Computex 2000 Coverage Day 1: Chipsetsby Anand Lal Shimpi on June 12, 2000 12:00 PM EST
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VIA owned the show
Talking to a group of VIA representatives and product managers, the gist of things was that Computex was VIA's show and that was a fact which was reiterated by the presence of a VIA chip on close to every single motherboard that was on display at Computex. Unlike last year's Fall Comdex where there was a reasonable presence from VIA among the motherboard manufacturers but an equally great show from Intel with their i820 chipset, at Computex the VIA logo was boasting significantly better attendance than Intel's.
The Apollo Pro 133A chipset which was the talk of the town last year took somewhat of a back seat to VIA's onslaught of other chipsets and designs. This is not to say that manufacturers weren't displaying their 133A boards because they most definitely were, but the chipset is no longer as interesting and unique as it once was since it is now widely known that the BX chipset clearly outperforms it at 133MHz and Intel's 815E chipset is on the horizon as well.
One of the biggest problems with the 133A is that its performance is clearly not up to par with that of the BX chipset. VIA has never been known to be a performance leader, rather a leader of producing low cost chipsets, but if they are to lead the desktop chipset market while Intel reworks their platform strategy then the performance simply must improve. We did question VIA as to exactly why their 133A is so much slower than the BX running at the same frequency and unfortunately we didn't get a straight answer from them other than that the Intel BX is a very well designed chipset. So much for that.
One 133A implementation that did manage to catch our attention was the dual processor motherboards based on VIA's Apollo Pro 133A. You may remember from our Motherboards in 2000 Preview that the 694X North Bridge of the 133A chipset has a little something special about it that makes creating dual processor motherboards based on the chipset a much more cost effective effort. Let's take a look at a quick refresher from what we discovered at last year's Comdex:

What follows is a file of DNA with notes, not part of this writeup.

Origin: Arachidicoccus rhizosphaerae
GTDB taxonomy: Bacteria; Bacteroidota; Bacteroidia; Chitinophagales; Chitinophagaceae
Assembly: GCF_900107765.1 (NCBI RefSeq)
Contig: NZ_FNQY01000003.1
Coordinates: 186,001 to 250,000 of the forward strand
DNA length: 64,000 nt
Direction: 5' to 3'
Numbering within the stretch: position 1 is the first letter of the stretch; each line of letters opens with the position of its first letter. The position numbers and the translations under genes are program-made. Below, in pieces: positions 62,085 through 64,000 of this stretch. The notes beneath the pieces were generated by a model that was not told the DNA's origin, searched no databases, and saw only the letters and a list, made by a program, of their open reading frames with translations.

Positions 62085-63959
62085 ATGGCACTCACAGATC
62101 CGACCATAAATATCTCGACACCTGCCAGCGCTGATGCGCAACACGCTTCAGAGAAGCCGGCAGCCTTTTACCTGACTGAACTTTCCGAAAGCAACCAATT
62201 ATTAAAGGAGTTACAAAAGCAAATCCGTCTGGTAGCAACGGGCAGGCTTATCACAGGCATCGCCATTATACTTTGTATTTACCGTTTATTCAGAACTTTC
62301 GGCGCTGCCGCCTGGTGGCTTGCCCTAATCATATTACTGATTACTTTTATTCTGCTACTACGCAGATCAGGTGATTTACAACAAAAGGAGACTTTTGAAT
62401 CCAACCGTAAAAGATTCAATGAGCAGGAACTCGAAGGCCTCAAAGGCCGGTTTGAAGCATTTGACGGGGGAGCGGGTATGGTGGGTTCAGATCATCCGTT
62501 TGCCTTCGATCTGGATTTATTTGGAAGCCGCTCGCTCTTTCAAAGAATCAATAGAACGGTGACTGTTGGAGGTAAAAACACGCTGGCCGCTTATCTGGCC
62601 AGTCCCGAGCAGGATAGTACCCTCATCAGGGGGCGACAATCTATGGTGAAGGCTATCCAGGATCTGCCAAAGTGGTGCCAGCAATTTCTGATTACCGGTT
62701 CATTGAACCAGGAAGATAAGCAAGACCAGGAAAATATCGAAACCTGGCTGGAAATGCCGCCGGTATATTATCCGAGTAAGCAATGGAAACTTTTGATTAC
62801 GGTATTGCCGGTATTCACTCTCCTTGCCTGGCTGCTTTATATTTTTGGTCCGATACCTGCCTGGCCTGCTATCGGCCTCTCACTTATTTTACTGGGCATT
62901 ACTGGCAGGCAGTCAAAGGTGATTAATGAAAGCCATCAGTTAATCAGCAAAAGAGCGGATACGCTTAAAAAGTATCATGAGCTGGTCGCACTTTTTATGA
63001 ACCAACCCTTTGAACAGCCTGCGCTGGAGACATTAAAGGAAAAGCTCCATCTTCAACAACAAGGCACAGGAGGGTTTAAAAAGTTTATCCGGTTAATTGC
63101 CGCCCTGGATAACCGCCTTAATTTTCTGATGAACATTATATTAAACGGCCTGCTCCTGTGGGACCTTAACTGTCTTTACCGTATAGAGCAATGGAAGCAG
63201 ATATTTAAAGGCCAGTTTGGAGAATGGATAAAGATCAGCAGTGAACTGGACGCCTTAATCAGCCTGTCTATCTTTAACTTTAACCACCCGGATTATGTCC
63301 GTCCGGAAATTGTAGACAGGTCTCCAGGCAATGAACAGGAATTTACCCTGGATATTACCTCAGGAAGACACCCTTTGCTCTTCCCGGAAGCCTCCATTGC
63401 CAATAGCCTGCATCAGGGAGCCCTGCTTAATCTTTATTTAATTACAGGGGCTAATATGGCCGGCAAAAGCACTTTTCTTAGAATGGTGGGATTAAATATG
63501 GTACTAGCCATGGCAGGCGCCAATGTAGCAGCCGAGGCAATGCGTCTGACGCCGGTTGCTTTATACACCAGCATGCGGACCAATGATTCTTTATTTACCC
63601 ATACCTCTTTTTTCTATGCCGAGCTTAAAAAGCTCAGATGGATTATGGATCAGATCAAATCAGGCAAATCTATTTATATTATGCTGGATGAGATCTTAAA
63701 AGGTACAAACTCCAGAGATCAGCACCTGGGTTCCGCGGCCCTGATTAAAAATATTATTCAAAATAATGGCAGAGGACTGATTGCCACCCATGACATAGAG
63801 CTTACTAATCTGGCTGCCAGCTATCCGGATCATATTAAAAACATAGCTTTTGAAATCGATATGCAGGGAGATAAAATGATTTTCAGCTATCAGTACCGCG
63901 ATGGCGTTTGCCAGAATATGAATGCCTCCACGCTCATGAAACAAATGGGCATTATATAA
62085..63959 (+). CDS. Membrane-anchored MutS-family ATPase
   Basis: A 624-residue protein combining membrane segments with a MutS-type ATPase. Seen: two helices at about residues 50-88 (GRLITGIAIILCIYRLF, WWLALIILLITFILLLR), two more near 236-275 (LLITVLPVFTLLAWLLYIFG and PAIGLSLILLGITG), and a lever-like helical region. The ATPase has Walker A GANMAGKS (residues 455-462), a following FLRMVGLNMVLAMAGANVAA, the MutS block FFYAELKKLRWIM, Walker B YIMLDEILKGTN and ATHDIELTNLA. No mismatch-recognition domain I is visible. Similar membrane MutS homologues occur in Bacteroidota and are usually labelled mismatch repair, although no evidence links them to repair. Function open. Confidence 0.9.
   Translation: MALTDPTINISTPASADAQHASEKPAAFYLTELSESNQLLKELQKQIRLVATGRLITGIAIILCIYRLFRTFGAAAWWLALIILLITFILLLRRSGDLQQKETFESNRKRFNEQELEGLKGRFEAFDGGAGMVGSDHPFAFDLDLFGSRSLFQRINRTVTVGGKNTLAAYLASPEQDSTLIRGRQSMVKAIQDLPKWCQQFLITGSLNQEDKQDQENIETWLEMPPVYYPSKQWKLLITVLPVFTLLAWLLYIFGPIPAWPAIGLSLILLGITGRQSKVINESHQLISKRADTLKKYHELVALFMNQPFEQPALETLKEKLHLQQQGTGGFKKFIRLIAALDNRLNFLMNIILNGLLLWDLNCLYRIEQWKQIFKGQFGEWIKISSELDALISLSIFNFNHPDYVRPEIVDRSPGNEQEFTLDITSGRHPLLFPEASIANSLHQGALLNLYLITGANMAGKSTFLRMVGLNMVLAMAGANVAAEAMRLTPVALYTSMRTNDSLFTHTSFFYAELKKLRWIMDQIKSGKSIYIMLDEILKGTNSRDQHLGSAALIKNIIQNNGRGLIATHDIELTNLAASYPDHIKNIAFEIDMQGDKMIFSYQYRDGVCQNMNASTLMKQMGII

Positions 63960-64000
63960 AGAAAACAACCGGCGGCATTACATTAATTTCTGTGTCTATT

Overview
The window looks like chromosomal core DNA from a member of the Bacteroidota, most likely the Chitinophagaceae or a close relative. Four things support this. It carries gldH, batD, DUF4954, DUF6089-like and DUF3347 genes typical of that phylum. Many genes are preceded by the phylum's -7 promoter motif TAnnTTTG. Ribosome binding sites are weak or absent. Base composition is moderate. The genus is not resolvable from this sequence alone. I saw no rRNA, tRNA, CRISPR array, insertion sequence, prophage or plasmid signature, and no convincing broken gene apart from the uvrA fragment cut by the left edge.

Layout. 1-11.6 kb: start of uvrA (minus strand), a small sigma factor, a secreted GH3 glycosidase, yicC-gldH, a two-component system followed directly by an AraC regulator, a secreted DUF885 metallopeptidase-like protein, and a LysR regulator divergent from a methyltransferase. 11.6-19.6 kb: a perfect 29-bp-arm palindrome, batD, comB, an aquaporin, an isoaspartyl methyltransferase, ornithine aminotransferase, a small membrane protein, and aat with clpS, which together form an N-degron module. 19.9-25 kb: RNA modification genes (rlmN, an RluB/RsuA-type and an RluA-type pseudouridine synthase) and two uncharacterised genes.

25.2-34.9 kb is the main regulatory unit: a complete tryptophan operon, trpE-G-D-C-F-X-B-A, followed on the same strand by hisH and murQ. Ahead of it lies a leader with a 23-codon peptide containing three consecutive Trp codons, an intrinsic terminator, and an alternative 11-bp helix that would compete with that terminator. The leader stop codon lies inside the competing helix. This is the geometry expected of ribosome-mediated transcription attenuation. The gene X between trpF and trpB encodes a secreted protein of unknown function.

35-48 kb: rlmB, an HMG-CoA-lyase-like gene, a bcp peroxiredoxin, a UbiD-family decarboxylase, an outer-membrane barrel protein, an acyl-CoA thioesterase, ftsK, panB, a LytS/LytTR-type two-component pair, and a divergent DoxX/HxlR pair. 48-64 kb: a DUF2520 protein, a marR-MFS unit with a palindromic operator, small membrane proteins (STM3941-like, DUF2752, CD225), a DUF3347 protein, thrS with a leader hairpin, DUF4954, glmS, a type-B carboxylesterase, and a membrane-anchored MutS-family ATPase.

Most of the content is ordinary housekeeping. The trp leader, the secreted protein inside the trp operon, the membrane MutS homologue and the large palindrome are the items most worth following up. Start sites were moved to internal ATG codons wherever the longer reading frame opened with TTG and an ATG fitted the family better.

A fact we recently learned about VIA's North Bridges, including the 694X of the Apollo Pro 133A from above, is that they include built-in SMP support. While it is true that the BX chipset also supports SMP, it requires the use of an additional ASIC in order to take advantage of SMP. The 694X North Bridge, on the other hand, does not. If you couple the features we just discussed that the Apollo Pro 133A supports along with the low-cost of the chipset, a dual Apollo Pro 133A board could become a very affordable entry level path into the world of multiprocessing.
We weren't the only ones to think about this possibility as we managed to catch at least one demo of a dual Apollo Pro 133A based Pentium III system, so you can expect to see dual Apollo Pro 133A boards surface sometime in the first half of 2000. Stability issues are what is keeping manufacturers from releasing dual 133A boards right now. As you can probably guess on your own, making a dual processor board a stable one takes a considerably greater effort than toying with a single CPU board and thus very few manufacturers are up to the job. When these boards do hit the market, expect them to retail for no more than $130. For a dual processor board, that isn't bad at all.
That particular manufacturer was Tyan and they were demoing their Tiger 133 motherboard which is a dual Slot-1 board based on the 133A chipset. We've actually had the Tiger 133 for months now but the boards we have received (yes, more than one) have been far from stable. We have yet to see a solid Tiger 133 board capable of running as a regular desktop platform much less a high end workstation/server motherboard.
Before you go off blaming Tyan for not being able to produce a decent motherboard keep in mind that Tyan has quite a bit of experience in the high end workstation/server market and the majority of their motherboard designs are multiprocessor boards. The fact of the matter is that creating a stable dual processor motherboard based on the VIA 133A chipset is a bit trickier than doing so on the Intel BX or GX chipsets.
While we saw a handful of boards based on the dual 133A reference design at the show most manufacturers indicated that they were still having stability issues with their designs and they weren't ready for shipping. The only manufacturer that seemed to have a nearly final board ready was Gigabyte who claimed that they had not encountered any stability problems but we'll have to put that to the test when our sample arrives.